I’ve got a small, low traffic site that I’ve rewritten with Craft and a Bootstrap responsive grid, mainly as a learning exercise. The original site has just a dozen static pages, and is hosted with Fasthosts UK-based shared hosting. My new site, although small, makes extensive use of Craft’s Matrix. I’ve learned a lot and I’m really pleased with it.

I’ve started to install the new site (alongside the old one) and I’ve discovered that Fasthosts shared hosting doesn’t allow the new index.php file to be located inside a ‘public’ sub-folder – it has to be at the root of the htdocs folder. So my first option seems to be to empty the contents of my ‘public’ folder into my htdocs folder, to live alongside the craft folder.

There are stern, but mysterious, warnings about doing this in Craft’s installation documentation: "We recommend that you upload the folder above your web root if possible, which will ensure that no one can access any of its files directly. (Your web root is the folder that your domain name points to.) That’s not a requirement, but do it if you can. For the children.”

Could someone please explain what bad things might happen if I take this first option?

I did a bit of research before I posted this question, and I came across a second option to leave everything in the public folder and to use mod_rewrite code in the .htaccess file to re-route requests for index.php into the public folder.

Lastly, I found a third option of creating an extra index.php file located in the htdocs folder to point to index.php the public folder, with this re-direction code:

<?php header('Location: http://mydomain.com/public'); exit; ?>

Which of these three options is the best compromise from a security / SEO / performance perspective?

2 Answers 2


As André mentioend, everything inside your public folder should go inside FastHosts' htdocs folder. Public is just what Craft says should go in your publicly accessible web "root".

On most hosts I've seen, you should be able to put the Craft folder on the same level where htdocs lives. Generally I've found shared hosting to look like this:


If you have an htdocs folder, everything inside what's in your public folder will go in there and the craft folder will go inside your domain.com folder, up one level.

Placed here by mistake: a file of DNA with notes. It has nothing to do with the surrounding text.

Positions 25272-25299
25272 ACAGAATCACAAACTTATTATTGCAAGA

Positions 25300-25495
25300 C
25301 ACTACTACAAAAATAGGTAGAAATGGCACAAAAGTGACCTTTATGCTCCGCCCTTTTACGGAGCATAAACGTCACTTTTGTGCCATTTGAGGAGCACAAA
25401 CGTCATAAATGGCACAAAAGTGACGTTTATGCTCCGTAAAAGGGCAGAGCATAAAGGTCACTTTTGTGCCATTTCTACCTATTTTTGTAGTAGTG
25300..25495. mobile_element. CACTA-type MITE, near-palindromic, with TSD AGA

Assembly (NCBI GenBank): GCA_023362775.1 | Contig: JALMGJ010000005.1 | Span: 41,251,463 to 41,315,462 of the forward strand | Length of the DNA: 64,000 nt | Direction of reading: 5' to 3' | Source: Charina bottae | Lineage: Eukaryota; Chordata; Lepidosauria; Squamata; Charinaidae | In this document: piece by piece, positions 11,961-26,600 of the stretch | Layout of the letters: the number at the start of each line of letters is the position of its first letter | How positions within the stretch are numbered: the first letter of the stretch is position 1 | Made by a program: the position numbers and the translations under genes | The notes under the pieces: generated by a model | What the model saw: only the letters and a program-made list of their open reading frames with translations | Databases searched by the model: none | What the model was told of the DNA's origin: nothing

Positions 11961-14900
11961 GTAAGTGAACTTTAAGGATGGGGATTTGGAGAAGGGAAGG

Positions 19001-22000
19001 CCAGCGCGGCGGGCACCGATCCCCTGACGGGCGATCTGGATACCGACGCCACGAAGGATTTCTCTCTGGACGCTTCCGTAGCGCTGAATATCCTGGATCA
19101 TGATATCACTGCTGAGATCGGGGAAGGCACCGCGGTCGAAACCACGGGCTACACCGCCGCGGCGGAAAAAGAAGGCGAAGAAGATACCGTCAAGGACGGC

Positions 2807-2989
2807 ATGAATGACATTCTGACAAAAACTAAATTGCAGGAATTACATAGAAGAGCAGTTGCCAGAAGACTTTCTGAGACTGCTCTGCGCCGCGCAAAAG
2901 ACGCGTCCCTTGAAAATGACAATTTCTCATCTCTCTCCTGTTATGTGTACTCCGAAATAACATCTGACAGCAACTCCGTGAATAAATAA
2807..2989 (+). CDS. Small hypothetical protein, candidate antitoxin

If the host is running something like cpanel, you can usually change which folder your website domain's root is going to be. In that case, just keep your public folder, and then point the domain's "root" to be that folder, instead of htdocs:


If you don't have a control panel option, sometimes contacting support and asking them if that's possible can help.


It's not so much that you can't have the index.php file in a subfolder that might be an issue; it is that you can't put the craft folder above your webroot. If you have access to the folder that htdocs is inside, you should try putting the craft folder inside that. It might not be obvious, but there's no reason that the public folder has to be named public. It could be html, htdocs, or whatever. The point is that you're suppose to put the craft folder above this folder.

On many "simple" webhosts, you may not be allowed to do this, and you have to put the craft folder within your public folder. The security risk involved with doing this is, as the warning states, related to your craft folder being directly accessible through a webbrowser. For instance, you're db.php config file would now be "accessible" by going to http://yourdomain.com/craft/config/db.php. As long as your webserver is configured correctly, and there are no security holes to exploit, this doesn't really matter, since the file will be processed as php, and doesn't output anything.

But, in theory, if a malicious user manages to, for instance, crash the php process, he'd see the file as pure text. Or, if he's able to initiate a download of a file inside your public root, he'd be able to get to all your configuration files. But, then again, you might have problems even if the craft folder is outside of your public root.

If you can't put craft outside your public root folder, options 2) and 3) doesn't really help, they just introduce more problems. Just put the files in your public folder, and the craft folder, inside your htdocs folder, and reconfigure the path to craft in index.php to:

$craftPath = './craft';

Then, make sure that inside your craft folder the .htaccess file that comes with Craft is still there. It's suppose to say:

deny from all

This should, under normal circumstances, deny direct access to the craft folder.

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